Learning from revealed preference


A sequence of prices and demands are rationalizable if there exists a concave, continuous and monotone utility function such that the demands are the maximizers of the utility function over the budget set corresponding to the price. Afriat [1] presented necessary and sufficient conditions for a finite sequence to be rationalizable. Varian [20] and later Blundell et al. [3, 4] continued this line of work studying nonparametric methods to forecasts demand. Their results essentially characterize learnability of degenerate classes of demand functions and therefore fall short of giving a general degree of confidence in the forecast. The present paper complements this line of research by introducing a statistical model and a measure of complexity through which we are able to study the learnability of classes of demand functions and derive a degree of confidence in the forecasts.Our results show that the class of all demand functions has unbounded complexity and therefore is not learnable, but that there exist interesting and potentially useful classes that are learnable from finite samples. We also present a learning algorithm that is an adaptation of a new proof of Afriat's theorem due to Teo and Vohra [17].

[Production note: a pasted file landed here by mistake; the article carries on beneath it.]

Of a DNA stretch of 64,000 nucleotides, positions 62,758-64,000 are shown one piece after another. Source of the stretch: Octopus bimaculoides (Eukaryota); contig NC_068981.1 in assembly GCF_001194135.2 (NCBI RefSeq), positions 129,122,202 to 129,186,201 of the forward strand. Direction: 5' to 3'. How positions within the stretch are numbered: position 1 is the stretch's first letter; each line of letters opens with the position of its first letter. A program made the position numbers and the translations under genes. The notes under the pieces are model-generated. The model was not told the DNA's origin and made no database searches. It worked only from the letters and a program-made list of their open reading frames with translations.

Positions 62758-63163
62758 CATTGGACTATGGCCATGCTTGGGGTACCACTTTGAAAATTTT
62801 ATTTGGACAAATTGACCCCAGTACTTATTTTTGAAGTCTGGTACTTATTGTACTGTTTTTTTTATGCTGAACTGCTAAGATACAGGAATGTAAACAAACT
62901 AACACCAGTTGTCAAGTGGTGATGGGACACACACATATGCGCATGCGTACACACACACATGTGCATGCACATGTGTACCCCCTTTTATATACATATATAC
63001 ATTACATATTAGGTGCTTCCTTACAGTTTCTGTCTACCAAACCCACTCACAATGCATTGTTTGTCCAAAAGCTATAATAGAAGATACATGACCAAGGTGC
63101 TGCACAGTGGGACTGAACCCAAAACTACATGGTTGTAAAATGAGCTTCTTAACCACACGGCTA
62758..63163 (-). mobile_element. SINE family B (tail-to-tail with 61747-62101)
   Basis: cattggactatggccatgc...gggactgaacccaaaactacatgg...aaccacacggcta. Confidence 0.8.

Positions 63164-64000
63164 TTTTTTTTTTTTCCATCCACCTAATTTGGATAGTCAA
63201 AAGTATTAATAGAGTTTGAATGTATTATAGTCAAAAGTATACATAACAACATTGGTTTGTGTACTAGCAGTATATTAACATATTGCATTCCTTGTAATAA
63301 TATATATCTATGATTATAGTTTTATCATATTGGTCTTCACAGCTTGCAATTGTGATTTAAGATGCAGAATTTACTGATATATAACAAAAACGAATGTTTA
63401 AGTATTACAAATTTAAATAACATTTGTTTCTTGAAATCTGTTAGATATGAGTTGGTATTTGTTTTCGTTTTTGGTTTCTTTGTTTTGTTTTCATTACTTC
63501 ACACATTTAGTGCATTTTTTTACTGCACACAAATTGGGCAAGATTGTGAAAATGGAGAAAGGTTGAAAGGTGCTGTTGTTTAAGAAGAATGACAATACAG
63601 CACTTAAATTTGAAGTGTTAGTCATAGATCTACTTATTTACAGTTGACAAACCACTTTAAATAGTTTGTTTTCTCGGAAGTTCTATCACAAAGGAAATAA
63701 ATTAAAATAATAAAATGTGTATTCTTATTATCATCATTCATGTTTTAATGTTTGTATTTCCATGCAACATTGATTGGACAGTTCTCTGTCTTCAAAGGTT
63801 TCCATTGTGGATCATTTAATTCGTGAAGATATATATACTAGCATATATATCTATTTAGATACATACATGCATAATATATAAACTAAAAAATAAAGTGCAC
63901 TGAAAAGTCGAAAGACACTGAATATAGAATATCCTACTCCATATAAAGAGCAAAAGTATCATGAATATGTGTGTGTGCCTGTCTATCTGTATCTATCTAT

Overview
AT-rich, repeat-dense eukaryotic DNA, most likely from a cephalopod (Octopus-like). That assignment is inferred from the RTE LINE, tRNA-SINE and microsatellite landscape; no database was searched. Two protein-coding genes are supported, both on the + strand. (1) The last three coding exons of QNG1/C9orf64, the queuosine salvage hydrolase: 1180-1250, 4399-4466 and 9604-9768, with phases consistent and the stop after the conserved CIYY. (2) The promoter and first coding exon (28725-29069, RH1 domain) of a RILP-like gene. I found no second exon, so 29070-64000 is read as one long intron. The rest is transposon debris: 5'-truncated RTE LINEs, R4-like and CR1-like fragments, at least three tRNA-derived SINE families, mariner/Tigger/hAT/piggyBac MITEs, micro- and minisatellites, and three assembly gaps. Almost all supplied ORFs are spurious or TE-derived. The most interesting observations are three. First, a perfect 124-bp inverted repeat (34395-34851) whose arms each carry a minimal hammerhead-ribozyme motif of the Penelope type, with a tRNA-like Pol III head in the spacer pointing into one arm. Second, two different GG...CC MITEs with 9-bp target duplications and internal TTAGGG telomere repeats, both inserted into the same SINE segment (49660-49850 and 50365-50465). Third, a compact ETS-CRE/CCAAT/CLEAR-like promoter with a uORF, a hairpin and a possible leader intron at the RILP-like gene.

DOI: 10.1145/1134707.1134712

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@inproceedings{Beigman2006LearningFR, title={Learning from revealed preference}, author={Eyal Beigman and Rakesh V. Vohra}, booktitle={EC}, year={2006} }